In agreement with the abovementioned studies, the results of the present study demonstrated that, regardless of meat type (veal versus meat mix), meat state (fresh versus frozen), or cooking appliance (oven versus fryer), the higher the internal meatball temperature, the greater the inactivation of STEC-8. Also, greater reductions of STEC were observed with increasing cooking times. In general, no significant differences (P ≥ 0.05) in pathogen inactivation were observed between meatballs prepared with veal and meatballs prepared with a mixture of veal, beef, and pork meat (Table 1). Our results demonstrated that deep-frying frozen veal or meat-mix meatballs in canola oil preheated at ca. 175.6 ± 2.0°C for 5.0, 6.0, 7.5, or 9.0 min resulted in total reductions of ca. 0.7, 1.1, 3.3, or 5.9 and ca. 0.7, 1.4, 1.9, or 5.9 log CFU/g, respectively. When fresh veal or meat-mix meatballs were deep-fried for 2.5, 3.5, 4.5, or 5.5 min, total reductions of ca. 1.1, 1.9, 4.3, or 6.1 and ca. 1.0, 2.5, 4.5, or ≥6.1 log CFU/g, respectively, were observed. Likewise, when frozen veal and meat-mix meatballs were heated in a convection oven set at ca. 176.7°C for 15.0, 16.25, 17.5, or 20.0 min, total reductions of ca. 1.0, 2.4, 4.5, or 6.0 and 1.0, 2.3, 4.6, or ≥6.1 log CFU/g, respectively, were achieved. Similar results were observed when fresh veal and meat-mix meatballs were heated for 7.5, 9.0, 10.5, or 12.5 min; total reductions of ca. 0.7, 1.4, 3.8, or 6.1 and 0.7, 2.0, 5.1, or ≥6.1 log CFU/g, respectively, were achieved. Subsequent enrichment of frozen meatballs that were heated in the oven for 20.0 min yielded no viable cells of STEC-8 (Table 2). In addition, regardless of the meat type or cooking method, to achieve similar internal meat temperatures, frozen meatballs required a cooking time nearly twofold longer than the time for fresh meatballs. The average final internal temperatures achieved in frozen meatballs cooked in the fryer for 5.0, 6.0, 7.5, or 9.0 min were 6.0 ± 6.1, 16.2 ± 8.6, 48.9 ± 14.1, and 68.4 ± 7.5°C, respectively; whereas, when frozen meatballs were cooked in the oven for 15.0, 16.25, 17.5, or 20.0 min, the average final internal temperatures were 41.9 ± 9.9, 54.5 ± 8.4, 68.4 ± 9.0, and 80.0 ± 8.0°C, respectively (Table 3). For fresh meatballs cooked in the fryer for 2.5, 3.5, 4.5, or 5.5 min, the average final internal temperatures were 21.7 ± 6.1, 35.7 ± 7.9, 52.0 ± 9.2, and 69.6 ± 10.1°C, respectively; whereas, when fresh meatballs were cooked in the oven for 7.5, 9.0, 10.5, or 12.5 min, the average final internal temperatures were 39.0 ± 4.1, 51.9 ± 5.2, 63.4 ± 5.0, and 72.1 ± 5.9°C, respectively (Table 3).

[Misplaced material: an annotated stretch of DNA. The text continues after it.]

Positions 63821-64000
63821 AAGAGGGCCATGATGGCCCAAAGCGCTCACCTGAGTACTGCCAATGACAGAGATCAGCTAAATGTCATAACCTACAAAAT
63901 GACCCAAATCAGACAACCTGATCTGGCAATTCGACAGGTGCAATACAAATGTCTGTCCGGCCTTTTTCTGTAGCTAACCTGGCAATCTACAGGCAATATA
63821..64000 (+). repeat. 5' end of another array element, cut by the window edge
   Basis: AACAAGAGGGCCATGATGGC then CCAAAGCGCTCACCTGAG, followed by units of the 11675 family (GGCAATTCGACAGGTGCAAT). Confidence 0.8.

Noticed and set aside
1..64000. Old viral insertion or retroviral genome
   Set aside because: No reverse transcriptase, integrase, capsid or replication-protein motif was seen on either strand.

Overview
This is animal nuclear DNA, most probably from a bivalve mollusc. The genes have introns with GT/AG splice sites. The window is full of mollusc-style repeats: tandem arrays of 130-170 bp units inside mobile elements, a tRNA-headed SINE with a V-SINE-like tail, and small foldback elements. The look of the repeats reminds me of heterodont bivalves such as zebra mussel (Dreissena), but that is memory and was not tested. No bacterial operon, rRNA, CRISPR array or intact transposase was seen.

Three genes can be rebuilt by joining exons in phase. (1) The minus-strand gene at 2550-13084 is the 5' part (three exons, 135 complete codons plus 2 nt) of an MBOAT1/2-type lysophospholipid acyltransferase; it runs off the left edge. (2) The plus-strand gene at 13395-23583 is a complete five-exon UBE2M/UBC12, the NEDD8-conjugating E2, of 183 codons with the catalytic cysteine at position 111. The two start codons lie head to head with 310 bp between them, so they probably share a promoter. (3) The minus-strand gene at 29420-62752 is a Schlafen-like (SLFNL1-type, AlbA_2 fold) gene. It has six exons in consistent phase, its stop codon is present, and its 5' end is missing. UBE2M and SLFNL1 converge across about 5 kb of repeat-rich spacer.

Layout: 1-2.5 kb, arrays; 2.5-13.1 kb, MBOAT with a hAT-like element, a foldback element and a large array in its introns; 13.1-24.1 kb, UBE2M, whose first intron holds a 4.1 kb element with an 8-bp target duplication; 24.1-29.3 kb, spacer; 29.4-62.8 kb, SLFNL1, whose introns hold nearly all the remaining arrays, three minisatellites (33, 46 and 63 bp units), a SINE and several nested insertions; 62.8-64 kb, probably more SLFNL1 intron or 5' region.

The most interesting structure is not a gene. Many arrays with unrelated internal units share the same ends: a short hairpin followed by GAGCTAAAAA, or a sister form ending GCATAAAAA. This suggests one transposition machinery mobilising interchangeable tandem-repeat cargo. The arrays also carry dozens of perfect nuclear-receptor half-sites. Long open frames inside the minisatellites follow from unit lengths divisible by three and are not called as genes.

TABLE 1.